The Fair Labor Standards Act (“FLSA”) governs overtime pay in Texas. In a nutshell, the FLSA requires that employers pay their non-exempt employees one-and-a-half times their “regular rate” for every hour worked in excess of forty in any given week. But what constitutes an employee’s “regular rate” of pay under the FLSA? The Fifth Circuit recently issued a ruling on the meaning of this term in an unpaid overtime case. See Lopez v. Genter’s Detailing, Inc., 2013 WL 573797 (5th Cir. 2013).
In Lopez, the Plaintiffs were former employees of the defendant’s automotive detailing business. They sued their former employer in Dallas federal court for unpaid overtime. Prior to trial, plaintiffs and the defendant stipulated as to the number of total hours worked and overtime hours worked by each plaintiff in each two-week pay period at issue. They also stipulated that each of the plaintiffs’ paychecks had shown only a single hourly rate of pay, regardless of the number of hours worked per pay period. At the conclusion of the plaintiffs’ case at trial, the defendant filed a motion for judgment as a matter of law. At the conclusion of the defendant’s case, the plaintiffs filed a motion for judgment as a matter of law as well. The district court denied both of these motions. The jury returned a verdict finding that the defendant had violated the FLSA with respect to every plaintiff and awarding unpaid overtime damages to each former employee. After various post-trial motions, the district court entered a judgment totaling almost $200,000 in unpaid overtime, liquidated damages and attorney’s fees, and the defendant appealed.
The defendant argued that, while the employees’ paychecks showed consistent hourly rates for all of their hours worked, they actually reflected payment of a “blended” hourly rate that combined both regular and overtime rates. Thus, according to the defendant, the former employees actually received the overtime pay owed to them under the FLSA, despite their apparently constant hourly rate of pay. The Fifth Circuit began its discussion by stating that “[w]hile the words ‘regular rate’ are not defined in the Act, they obviously mean the hourly rate actually paid for the normal, non-overtime workweek.” Walling v. Helmerich & Payne, Inc., 323 U.S. 37, 40, 65 S.Ct. 11, 89 L.Ed. 29 (1944).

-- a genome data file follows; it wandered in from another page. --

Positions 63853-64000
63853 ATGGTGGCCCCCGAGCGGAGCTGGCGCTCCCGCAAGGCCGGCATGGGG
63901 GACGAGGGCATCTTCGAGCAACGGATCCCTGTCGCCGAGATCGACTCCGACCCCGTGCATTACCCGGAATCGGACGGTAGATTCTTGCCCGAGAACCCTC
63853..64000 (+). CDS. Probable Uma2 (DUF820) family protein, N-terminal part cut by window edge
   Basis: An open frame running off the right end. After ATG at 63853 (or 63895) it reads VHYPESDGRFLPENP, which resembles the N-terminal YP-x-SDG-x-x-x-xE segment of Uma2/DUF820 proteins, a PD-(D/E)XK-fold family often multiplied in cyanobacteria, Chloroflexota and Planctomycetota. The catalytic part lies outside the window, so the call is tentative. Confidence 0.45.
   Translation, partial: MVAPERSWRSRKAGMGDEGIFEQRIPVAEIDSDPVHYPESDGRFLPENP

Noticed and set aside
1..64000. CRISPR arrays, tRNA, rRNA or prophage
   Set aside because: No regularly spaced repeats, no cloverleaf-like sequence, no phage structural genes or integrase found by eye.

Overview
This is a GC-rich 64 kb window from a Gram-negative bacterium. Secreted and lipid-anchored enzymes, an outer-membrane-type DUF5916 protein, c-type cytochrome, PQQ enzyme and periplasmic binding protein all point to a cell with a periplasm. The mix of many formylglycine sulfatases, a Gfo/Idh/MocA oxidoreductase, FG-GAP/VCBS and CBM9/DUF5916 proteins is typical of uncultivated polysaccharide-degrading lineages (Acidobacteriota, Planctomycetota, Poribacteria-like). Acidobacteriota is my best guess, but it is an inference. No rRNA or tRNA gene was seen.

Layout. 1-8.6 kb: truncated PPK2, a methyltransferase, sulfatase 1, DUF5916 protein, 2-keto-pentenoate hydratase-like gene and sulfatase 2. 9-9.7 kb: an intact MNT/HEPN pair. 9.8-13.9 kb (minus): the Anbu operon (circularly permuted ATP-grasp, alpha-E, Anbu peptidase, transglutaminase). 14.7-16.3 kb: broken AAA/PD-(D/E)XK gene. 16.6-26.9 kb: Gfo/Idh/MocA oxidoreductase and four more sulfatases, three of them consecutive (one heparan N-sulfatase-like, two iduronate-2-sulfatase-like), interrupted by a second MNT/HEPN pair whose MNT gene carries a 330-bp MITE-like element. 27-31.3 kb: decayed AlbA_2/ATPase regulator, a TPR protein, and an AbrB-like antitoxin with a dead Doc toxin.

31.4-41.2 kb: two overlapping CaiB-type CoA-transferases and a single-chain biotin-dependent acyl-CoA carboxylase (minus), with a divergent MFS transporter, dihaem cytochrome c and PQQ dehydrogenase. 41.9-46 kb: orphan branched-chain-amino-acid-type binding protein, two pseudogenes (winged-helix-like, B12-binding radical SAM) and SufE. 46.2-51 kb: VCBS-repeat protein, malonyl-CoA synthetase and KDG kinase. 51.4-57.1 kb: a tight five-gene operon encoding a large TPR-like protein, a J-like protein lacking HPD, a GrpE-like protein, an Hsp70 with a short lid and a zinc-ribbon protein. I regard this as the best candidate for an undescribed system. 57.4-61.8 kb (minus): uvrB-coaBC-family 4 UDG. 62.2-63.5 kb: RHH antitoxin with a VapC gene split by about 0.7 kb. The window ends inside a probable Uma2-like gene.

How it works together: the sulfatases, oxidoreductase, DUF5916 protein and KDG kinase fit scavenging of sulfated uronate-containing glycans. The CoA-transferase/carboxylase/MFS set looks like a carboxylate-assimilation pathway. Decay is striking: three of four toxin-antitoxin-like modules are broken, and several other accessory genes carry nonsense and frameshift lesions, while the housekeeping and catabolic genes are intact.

The Court noted that the defendant’s stipulations unequivocally established that the plaintiffs were paid at the same hourly rates regardless of whether or not they worked overtime during a given pay period. It further noted that the Supreme Court has held that blended pay schemes that fail to account for the actual number of regular and overtime hours that an employee works are impermissible replacements for traditional overtime pay rates under the FLSA. Id. (citing 149 Madison Ave. Corp. v. Asselta, 331 U.S. 199, 203–09, 67 S.Ct. 1178, 91 L.Ed. 1432 (1947)). The Court found that in this case, the plaintiffs were being compensated at their purportedly blended rates “for the normal, non-overtime workweek.” Thus, the court found that “the district court was correct in concluding that these rates necessarily constitute plaintiffs’ ‘regular rates’ for the purposes of the FLSA and that appropriate overtime rates would have been one and one-half times these regular rates. We therefore hold that the district court’s entry of judgment as a matter of law and its [unpaid overtime] damages award were not in error.”
The court also rejected the defendant’s argument that the unpaid overtime judgment should have been reversed because the plaintiff failed to offer legally sufficient evidence that the FLSA was violated in any single workweek, relying instead on biweekly paychecks. The court found that the biweekly method of calculating hours for the purposes of overtime was sufficient to support the unpaid overtime award.
About the author: Josh Borsellino is a Texas attorney that regularly advises employees regarding their rights to unpaid overtime. Josh Borsellino offices in Fort Worth, but is admitted to practice in every state and federal court in Texas. If you have questions regarding unpaid overtime, call Josh Borsellino at 817.908.9861, or complete this online form. There is no charge for an initial consultation regarding unpaid overtime. If Josh Borsellino accepts your unpaid overtime case, the matter will be handled on a contingency basis, meaning you pay no legal fees unless there is a recovery.